Soon, I began to receive text messages on the line which belongs to Friday Sermon. Again I refused the temptation to read them all. Then a call came in from someone I could not ignore. He wanted to call my attention to an essay in The Guardian titled: Islam, Radicalism and the threat to peace; “When shall Islam cease to suffer such misrepresentations?” He wondered.
Brethren, I muttered to myself: “Islam would cease to suffer misrepresentations the day Muslims begin to conduct themselves in line with its dictates.” But that response did not address the issue. Thus in order to properly situate the reaction of brethren to the said essay, I caused a copy of Dr. Cole’s essay to be sent to me. After all, the very first principle in critical thinking is open-mindedness. For me, every act of writing, every product of the intellect, no matter how disagreeable it may appear, is like a spear thrown into the darkness. Ironically, it is an army that must be sent into the darkness to find it - the intellect. In other words, the power of a car is not the same thing as the way the car is driven. I knew circumspection is important; I should not indulge in stupidity while engaging a piece written by an intellectual. This is despite the fact that stupidity is infinitely more fascinating than intelligence - intelligence has its limits, stupidity has none!
Brethren, the very first paragraph of the said essay which appeared in The Guardian of November 19 and 20, 2014 began thus: “Islamic world view today is a destabilizing factor in world politics – which view has no place for non-Muslims – except to die by the sword – Kafirs – fit only for slaughter. Islam does not encourage tolerance. Where Christians and Muslims co-exist – it is usually a reality that any other option would lead to unbearable violence. Muslims do not accept the existence of co-equal creations of God/Allah. For them the existence of non-Muslims is an unfriendly business which would be completed when the time is right. Early Christians were forged by the same mould – that Muslims were unfit to live; and were illegal occupiers of Christian holy places and that Christians held a duty to crusade and move Moslems out of Jerusalem.”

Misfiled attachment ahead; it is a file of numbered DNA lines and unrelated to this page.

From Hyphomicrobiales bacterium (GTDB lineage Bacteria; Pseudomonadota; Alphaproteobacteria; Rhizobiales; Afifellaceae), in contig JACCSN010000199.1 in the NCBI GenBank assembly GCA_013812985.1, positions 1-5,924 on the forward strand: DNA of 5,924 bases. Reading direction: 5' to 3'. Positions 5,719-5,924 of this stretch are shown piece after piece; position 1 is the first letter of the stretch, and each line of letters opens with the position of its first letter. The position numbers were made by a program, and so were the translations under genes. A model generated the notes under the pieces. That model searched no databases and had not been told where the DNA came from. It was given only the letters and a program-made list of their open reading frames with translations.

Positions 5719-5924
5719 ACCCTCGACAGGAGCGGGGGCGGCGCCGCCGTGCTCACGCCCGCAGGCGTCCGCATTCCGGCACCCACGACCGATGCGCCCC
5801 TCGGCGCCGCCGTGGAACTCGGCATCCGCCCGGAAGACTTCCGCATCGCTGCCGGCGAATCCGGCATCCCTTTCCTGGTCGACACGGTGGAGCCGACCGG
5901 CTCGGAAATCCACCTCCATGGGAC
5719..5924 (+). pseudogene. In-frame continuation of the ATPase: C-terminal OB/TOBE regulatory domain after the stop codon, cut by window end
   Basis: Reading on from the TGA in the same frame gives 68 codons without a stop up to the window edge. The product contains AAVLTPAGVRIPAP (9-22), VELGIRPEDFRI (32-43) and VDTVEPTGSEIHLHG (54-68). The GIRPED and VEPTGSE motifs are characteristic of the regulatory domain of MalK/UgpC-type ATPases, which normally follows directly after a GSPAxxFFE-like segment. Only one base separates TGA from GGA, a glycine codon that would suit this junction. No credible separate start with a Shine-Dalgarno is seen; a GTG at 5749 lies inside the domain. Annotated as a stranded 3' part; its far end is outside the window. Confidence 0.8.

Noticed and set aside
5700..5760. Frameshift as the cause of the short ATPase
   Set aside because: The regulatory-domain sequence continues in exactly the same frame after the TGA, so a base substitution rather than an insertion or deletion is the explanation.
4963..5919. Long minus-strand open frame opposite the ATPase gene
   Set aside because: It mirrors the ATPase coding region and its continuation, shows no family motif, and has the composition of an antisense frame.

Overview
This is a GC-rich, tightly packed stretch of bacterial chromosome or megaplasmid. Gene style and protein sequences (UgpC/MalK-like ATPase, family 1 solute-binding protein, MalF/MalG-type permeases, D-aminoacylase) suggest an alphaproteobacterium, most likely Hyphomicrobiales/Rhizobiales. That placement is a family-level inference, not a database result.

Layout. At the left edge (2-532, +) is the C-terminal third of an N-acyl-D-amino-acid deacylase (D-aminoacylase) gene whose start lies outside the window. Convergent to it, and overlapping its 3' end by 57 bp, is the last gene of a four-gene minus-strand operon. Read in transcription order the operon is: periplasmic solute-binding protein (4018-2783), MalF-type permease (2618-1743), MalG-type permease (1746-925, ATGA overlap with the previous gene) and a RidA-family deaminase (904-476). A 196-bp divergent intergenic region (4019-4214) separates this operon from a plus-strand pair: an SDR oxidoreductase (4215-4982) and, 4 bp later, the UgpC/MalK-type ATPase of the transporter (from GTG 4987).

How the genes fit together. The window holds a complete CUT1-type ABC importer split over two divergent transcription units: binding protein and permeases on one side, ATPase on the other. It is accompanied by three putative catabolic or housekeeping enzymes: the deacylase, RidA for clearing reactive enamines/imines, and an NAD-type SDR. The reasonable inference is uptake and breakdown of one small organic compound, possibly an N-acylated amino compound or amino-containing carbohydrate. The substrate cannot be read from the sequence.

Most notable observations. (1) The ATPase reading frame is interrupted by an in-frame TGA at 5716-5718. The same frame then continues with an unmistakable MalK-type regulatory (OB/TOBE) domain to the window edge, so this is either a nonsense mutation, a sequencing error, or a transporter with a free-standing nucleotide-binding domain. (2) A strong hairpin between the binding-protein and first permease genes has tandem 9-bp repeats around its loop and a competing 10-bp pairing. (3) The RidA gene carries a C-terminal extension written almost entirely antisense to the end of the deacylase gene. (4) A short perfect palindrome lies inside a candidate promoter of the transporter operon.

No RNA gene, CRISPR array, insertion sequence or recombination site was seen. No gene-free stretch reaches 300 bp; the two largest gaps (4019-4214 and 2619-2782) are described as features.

• In another paragraph he wrote as follows: “No peace-maker; very many war makers – a maxim true of Moslems today… since Islam is a way of life, barbarous treatment of the downtrodden, the criminal, the kafir, women sit comfortably with regimes that stone women, cut off hands etc. This is done in the name of religion. Where are the reformists within Islam who argue that behaviours such as described are basically inhuman? …How could you imprison somebody for watching volley-ball? Stone a woman for marrying outside her religion?... “Islam, I am told means peace. If this is so, then there is little Islam in the world today and Islam has a very odd way of showing peace. All areas of the world where there is conflict and war - Islam is there - Algeria, Egypt, Israel/Palestine, Yemen, Sudan, India/Pakistan, Pakistan/Afghanistan, Iraq, Syria, Turkey and Nigeria...”
Brethren, Dr. Cole’s essay largely travelled along the above trajectory. It is one which, for the ordinary reader, celebrates noxious representations and declamations of Islam and Muslims. It is to the exploration of some of his arguments that we shall turn during our sermon coming weeks.